For years there have been shops dedicated to the sale of fine wines from small producers throughout the world. But, the same does not hold true for craft beer. The reason for this disparity is partly because craft beer is just reaching its day in the sun, but also because craft beer is an intensely regional product. What is available in California is not always available in Florida. Sure you can get beer from breweries like Ballast Point, Anchor and Stone in a wide range of markets, but smaller breweries just do not have the reach sometimes even within their own markets to make it to a beer store. Small, locally owned shops like Beer:30 in the Jacksonville, Florida’s King Street Beer District fill the gap, but there are very few chain or franchise stores that specialize solely in craft beer.
All that is changing with an ambitious new franchised outfit called Craft Beer Cellars.
An enterprising couple, Kate Baker and Suzanne Schalow of Belmont, Mass., founded the company in 2010 with the goal of educating consumers on the pleasures of craft beer in much the same way fine wine stores educate their customers. Baker and Schalow, a couple in life as well as business, fell in love with craft beer in the 90’s and, according to their website, .”… began a quest (which they’re still on) for amazing beer, the people behind it, and all that it entails! Their focus is on awesome beer with flavor, not those beers whose ingredients are intended to lighten color or lessen quality.”
The company now has six stores across a two-state region consisting of Massachusetts and Vermont with plans for expansion to several more including a store in Brandon, Fla. outside of Tampa. The Florida store is slated to open in January 2014.
“We are interested in amazing beer from small breweries, and all that entails,” the company’s website states. “Much of what we do, every single day, is work hard to make sure we can keep the beer lines to our stores full, but also researching the latest and greatest brews, how to get them in your hands, what’s available in different markets throughout the US distribution network, who owns what, when certain beers are available, and what’s extremely limited or highly sought after.”
The Brewer’s Association defines craft breweries as small, independent businesses that produce less than six million barrels of beer per year and are less than 25% owned or controlled by an alcoholic beverage industry member that is not a craft beer brewer. This means that brewers such as AB-InBev and Miller/Coors and their satellite companies like Shock Top and Blue Moon are not craft beer breweries. Currently the term craft beer refers mostly to beer brewed in the United States, but European breweries are joining the movement and that may necessitate an expansion of the term’s definition down the road.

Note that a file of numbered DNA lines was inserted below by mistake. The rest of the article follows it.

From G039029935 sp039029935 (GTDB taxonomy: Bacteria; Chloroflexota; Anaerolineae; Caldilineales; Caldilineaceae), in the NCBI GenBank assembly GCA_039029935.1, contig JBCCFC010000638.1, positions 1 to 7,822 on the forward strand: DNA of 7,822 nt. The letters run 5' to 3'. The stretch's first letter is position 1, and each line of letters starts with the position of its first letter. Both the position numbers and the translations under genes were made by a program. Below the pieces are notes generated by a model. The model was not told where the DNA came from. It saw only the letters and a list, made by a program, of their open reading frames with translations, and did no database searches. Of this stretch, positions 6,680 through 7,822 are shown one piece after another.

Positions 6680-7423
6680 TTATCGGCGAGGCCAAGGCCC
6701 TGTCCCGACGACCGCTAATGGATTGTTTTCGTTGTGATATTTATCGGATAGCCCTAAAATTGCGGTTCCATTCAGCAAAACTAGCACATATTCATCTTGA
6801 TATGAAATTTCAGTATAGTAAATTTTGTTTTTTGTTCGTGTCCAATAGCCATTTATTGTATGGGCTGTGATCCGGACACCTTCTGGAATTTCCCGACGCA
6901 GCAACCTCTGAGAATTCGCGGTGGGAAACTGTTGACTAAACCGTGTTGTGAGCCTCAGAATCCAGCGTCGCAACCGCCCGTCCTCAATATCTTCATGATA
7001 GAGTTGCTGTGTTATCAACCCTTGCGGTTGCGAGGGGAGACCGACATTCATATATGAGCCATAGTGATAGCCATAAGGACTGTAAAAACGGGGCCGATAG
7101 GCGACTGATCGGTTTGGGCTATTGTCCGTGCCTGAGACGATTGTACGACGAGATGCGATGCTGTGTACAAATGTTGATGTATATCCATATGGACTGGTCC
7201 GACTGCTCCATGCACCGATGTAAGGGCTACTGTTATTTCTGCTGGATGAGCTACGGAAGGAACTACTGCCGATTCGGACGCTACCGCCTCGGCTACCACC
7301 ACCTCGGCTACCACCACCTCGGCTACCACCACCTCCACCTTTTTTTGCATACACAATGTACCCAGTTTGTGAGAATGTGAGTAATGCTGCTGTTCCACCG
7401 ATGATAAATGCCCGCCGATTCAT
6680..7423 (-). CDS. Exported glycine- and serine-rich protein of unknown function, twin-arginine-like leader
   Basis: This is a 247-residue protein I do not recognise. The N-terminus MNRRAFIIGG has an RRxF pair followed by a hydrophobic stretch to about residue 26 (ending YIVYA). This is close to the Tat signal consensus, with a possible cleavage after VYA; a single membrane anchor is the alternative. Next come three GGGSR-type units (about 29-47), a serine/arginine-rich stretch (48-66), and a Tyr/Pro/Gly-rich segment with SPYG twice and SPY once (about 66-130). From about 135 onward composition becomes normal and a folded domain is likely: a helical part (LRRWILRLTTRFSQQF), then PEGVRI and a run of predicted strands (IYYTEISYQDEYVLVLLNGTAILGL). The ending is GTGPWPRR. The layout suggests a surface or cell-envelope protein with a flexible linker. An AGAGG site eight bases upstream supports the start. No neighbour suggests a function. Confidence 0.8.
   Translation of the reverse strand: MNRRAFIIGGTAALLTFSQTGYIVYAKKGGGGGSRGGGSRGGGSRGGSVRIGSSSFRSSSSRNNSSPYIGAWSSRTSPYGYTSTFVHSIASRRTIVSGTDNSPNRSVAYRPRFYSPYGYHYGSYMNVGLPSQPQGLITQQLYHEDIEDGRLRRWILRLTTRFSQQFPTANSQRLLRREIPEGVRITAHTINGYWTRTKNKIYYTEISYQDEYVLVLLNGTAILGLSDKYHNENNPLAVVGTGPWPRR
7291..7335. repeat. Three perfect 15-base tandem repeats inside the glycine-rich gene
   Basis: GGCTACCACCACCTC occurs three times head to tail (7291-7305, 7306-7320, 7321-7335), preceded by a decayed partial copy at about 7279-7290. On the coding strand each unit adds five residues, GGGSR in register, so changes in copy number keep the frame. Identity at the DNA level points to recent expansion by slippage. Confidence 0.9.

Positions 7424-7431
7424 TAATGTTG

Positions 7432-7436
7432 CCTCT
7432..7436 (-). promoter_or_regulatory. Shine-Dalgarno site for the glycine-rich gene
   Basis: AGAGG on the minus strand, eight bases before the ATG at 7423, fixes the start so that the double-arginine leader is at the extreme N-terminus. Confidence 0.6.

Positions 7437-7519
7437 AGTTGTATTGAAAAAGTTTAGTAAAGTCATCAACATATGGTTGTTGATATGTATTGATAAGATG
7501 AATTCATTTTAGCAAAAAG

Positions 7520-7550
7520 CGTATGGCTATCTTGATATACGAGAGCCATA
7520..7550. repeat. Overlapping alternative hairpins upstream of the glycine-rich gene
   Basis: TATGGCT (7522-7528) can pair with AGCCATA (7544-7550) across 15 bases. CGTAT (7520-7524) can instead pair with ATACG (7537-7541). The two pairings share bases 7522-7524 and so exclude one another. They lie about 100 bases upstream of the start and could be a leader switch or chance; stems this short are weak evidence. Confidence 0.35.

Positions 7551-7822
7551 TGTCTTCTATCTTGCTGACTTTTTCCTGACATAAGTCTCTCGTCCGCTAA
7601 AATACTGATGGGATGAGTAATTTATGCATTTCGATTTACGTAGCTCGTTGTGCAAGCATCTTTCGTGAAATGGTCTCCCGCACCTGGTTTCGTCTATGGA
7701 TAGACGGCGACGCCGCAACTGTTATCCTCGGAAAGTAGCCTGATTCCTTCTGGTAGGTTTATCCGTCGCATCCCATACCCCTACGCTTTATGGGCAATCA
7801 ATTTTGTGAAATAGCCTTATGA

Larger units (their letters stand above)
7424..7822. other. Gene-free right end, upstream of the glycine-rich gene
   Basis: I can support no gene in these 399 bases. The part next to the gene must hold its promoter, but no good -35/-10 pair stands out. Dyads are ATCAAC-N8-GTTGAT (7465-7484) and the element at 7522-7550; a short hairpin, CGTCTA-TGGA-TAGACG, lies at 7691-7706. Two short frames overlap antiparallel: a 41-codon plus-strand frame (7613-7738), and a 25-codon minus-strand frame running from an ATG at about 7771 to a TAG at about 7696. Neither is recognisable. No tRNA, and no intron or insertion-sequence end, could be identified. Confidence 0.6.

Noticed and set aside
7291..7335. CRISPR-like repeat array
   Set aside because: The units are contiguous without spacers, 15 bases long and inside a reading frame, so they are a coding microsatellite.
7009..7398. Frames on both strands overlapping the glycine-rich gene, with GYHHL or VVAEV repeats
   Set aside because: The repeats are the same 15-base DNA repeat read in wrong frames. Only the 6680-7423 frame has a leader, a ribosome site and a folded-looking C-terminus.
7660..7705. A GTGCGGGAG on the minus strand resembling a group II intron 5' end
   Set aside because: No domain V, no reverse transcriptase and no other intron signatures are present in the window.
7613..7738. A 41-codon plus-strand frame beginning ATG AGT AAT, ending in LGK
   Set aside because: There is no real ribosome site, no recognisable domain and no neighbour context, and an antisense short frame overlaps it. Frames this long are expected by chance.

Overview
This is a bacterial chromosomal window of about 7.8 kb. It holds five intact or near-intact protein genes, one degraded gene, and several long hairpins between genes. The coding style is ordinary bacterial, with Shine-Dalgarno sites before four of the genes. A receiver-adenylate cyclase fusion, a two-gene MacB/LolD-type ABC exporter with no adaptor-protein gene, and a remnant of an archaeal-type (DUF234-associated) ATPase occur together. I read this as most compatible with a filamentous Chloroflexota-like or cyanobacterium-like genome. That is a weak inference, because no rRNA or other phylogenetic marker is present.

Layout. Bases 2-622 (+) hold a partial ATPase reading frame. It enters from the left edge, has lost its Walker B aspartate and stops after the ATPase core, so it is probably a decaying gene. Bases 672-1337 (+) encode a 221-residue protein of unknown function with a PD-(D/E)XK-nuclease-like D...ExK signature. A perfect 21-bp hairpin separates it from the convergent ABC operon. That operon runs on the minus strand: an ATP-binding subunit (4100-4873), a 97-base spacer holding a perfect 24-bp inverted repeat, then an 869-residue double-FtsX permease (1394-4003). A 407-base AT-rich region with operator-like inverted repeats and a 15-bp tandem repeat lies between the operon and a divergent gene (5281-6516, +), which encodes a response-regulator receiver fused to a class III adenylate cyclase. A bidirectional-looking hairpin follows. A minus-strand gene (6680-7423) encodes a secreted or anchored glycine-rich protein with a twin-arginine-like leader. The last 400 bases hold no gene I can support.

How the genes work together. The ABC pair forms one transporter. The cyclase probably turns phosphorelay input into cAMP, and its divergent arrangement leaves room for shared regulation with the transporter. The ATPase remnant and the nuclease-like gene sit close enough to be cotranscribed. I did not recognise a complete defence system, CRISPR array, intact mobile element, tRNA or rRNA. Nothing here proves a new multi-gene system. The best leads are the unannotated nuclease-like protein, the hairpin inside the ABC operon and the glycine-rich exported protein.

Employees of Craft Beer Cellars wear hoodies with adorned with the words “Beer Geek” on them and sport titles like Head Beer Geek, Ambassador of Fine Ales and Lagers, and Hoptologist.
“We sell beer for a living and try to keep a fun and laid back spirit,” the company’s website explains of the hoodies and titles. “In other words, we don’t take ourselves too darned serious — it just doesn’t make much sense.”
The stores host beer tastings at random times throughout the week to keep patron’s palates educated and to spark interest in new beers. To Baker and Schalow, education is as the beer on the shelves of its stores and the outstanding customer service provided in them. And by education they mean for both the customer and the employees. All employees of the stores are Cicerone Certified Beer Servers and are required to stay abreast of what is happening in the craft world. In addition, Baker and Schalow have personally researched and studied every beer sold in their stores. The two are acutely aware that in order to grow the craft beer movement, they must constantly bring in beers that aficionados want while as well as educate the craft beer novice and turning them on to new flavor profiles.
The quest is not without risk, though. Even with the stellar rise of the craft beer industry, it is still just a small portion of the overall beer world. The Brewers Association states that, while craft beer consumption continues to rise, it is still accounts for just 10 percent of all beer sales. To add to the difficulty of specializing in just craft beer are the razor thin margins in the segment.
To combat the negatives, Baker and Schalow stock more than 1,000 beers from over 350 breweries in their stores. Carefully selected variety and scrupulous attention to customer service – including listening to what customers want – are the guideposts, the pair believes, to success.
In their year-end blog post, the company sums up their hopes for the future, “We believe that the success of other great brewpubs, bottle shops, and bars is critical to our own growth and the growth of craft beer culture. We are proud of our relationships with breweries and beer industry folk throughout the United States and across the globe.”